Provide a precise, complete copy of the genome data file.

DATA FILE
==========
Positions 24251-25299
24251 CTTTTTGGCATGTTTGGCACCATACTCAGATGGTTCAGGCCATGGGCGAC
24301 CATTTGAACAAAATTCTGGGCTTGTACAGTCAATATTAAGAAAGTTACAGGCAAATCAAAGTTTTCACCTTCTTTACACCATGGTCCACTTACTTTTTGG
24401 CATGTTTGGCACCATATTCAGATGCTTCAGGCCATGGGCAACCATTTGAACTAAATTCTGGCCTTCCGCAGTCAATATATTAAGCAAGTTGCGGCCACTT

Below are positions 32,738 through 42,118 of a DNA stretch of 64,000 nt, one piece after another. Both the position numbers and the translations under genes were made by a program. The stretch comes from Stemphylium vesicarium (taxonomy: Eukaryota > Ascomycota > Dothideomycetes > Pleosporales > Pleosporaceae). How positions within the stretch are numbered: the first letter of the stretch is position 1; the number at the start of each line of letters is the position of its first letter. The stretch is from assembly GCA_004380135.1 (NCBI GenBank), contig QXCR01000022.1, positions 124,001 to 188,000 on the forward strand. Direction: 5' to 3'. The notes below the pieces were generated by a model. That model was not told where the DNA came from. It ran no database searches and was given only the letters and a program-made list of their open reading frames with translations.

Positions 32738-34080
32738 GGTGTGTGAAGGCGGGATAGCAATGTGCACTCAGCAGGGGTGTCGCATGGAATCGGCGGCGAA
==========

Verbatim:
Positions 24251-25299
24251 CTTTTTGGCATGTTTGGCACCATACTCAGATGGTTCAGGCCATGGGCGAC
24301 CATTTGAACAAAATTCTGGGCTTGTACAGTCAATATTAAGAAAGTTACAGGCAAATCAAAGTTTTCACCTTCTTTACACCATGGTCCACTTACTTTTTGG
24401 CATGTTTGGCACCATATTCAGATGCTTCAGGCCATGGGCAACCATTTGAACTAAATTCTGGCCTTCCGCAGTCAATATATTAAGCAAGTTGCGGCCACTT

Below are positions 32,738 through 42,118 of a DNA stretch of 64,000 nt, one piece after another. Both the position numbers and the translations under genes were made by a program. The stretch comes from Stemphylium vesicarium (taxonomy: Eukaryota > Ascomycota > Dothideomycetes > Pleosporales > Pleosporaceae). How positions within the stretch are numbered: the first letter of the stretch is position 1; the number at the start of each line of letters is the position of its first letter. The stretch is from assembly GCA_004380135.1 (NCBI GenBank), contig QXCR01000022.1, positions 124,001 to 188,000 on the forward strand. Direction: 5' to 3'. The notes below the pieces were generated by a model. That model was not told where the DNA came from. It ran no database searches and was given only the letters and a program-made list of their open reading frames with translations.

Positions 32738-34080
32738 GGTGTGTGAAGGCGGGATAGCAATGTGCACTCAGCAGGGGTGTCGCATGGAATCGGCGGCGAA